Generations of the Barney family in Gilpin County on Robinson Hill Road
By Randy Beaudette
The long awaited open house at the historic Redtail cabins occurred Thursday July 12th. The gathering was hosted by the Gilpin County Commissioners, Gilpin County Community Development, and Gilpin County Parks and Recreation. The cabins are located in eastern Gilpin County off of Robinson Hill Road.
The cabins were purchased by Gilpin County early in January 2018. In February 2018 the Commissioners approved Resolutions 18-01 and 18-02 designating two cabins at 104 Redtail and 114 Redtail Road as Local Historical Landmarks. The cabins were built around 1900 and were slated for demolition in March of 2017 by the former property owners Robert and Jennifer Williams. Gilpin Commissioners rejected the demo request and proceeded to purchase the properties for an eventual Local Historical Landmark designation. This action was almost a year in the making, but through hard work by the Gilpin County Historical Preservation Advisory Commission and Gilpin County officials, the cabins were saved from the ravages of progress. According to Gilpin County Community Development Office Manager Tami Archer, “The Historic Structure Assessment (HSA) grants we applied for were just awarded this week, and will be used to fully assess the condition of each cabin, and then recommendations will be made for the restoration. We intend to apply for grants to help fund the restoration as well.”
The two log cabins sit within forty feet of each other on Redtail Road, but each has a very different story to tell. The cabin at Lot 104 is a 16’x16’ one story dwelling with a 10’x16’addition, whereas the cabin at Lot 114 is a loose definition of a one and a half story cabin. The upstairs in 114 cannot be occupied due to the shaky construction of the floor. According to the Barney family, former owners of both the cabins, they might have been built somewhere around 1887 for two men working a nearby mine located on the larger parcel. A deed research was conducted that revealed that the .2 acre lots were separated from the larger parcel that dated the structures around 1900. There are no records that date the cabins any earlier. The Barney family first purchased Lot 114 around 1934, then purchased Lot 104 nine years later in 1943. Since then generations of the Barney family spent summers on the properties known as “The Cabins.” As we toured the cabins with the Barneys, they would recall where items were located, and what floor covering was installed and when. Bettie (Barney) Seberg pointed out that the western style curtains that still cover the windows were made by her mother Lucille years ago. Bob Barney lived in the 104 cabin back in the 90’s while he was building his own house nearby.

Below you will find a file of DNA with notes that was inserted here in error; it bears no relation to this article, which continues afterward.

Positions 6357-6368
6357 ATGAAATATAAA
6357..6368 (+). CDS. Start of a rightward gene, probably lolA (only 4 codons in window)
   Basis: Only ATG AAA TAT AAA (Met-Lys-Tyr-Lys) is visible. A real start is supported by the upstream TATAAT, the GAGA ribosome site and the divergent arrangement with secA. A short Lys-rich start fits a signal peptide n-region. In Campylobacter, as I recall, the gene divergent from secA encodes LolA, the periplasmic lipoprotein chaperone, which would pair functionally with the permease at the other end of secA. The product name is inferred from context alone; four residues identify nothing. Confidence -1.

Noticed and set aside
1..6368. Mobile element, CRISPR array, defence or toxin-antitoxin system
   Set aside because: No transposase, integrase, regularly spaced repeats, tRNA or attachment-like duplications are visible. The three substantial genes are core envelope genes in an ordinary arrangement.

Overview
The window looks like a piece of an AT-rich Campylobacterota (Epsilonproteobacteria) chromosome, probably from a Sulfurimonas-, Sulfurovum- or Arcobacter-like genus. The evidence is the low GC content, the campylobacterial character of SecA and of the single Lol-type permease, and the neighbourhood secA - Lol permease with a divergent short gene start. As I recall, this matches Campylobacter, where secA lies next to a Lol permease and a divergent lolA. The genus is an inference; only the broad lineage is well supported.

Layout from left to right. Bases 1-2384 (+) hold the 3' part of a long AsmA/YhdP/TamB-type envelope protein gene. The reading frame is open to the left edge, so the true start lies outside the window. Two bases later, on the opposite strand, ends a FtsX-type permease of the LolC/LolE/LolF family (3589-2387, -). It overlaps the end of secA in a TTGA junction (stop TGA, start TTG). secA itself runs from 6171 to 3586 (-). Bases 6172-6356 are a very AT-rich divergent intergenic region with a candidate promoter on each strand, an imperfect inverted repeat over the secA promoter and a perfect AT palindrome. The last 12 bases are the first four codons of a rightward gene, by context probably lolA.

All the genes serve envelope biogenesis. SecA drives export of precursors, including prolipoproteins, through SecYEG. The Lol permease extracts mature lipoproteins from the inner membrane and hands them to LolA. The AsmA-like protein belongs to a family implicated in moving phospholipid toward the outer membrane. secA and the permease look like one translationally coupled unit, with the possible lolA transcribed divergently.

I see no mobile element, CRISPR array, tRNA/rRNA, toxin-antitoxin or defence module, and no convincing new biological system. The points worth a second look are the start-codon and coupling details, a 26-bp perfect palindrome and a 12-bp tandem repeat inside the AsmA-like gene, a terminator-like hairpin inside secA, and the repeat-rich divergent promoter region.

What does the future hold?
Once the historical evaluation is complete, a complete structural restoration seems to be in the future of these cabins. According to Commissioner Watson these cabins could be used for educational purposes for nearby school districts or any number of purposes. They were asking the open house visitors for ideas on what else could these historical structures be used for. The only downfall is the location. No matter which way visitors approach this area, it requires time and a good vehicle. The nearest resemblance of a paved road ends about two miles away.
Overall, the open house had a good turnout. Vehicles filled the open parking areas to near capacity. After the tour, a brief talk outlined how these historical structures will be cared for and the possibilities for their use. The Commissioners were pleased with the event and expressed their thanks to all the folks that made the open house a success. If anyone has any suggestions on how these cabins can be utilized, the Gilpin County Commissioners and/or the Gilpin County Planning folks would like to hear from you. Contact can be made at www.co.gilpin.co.us.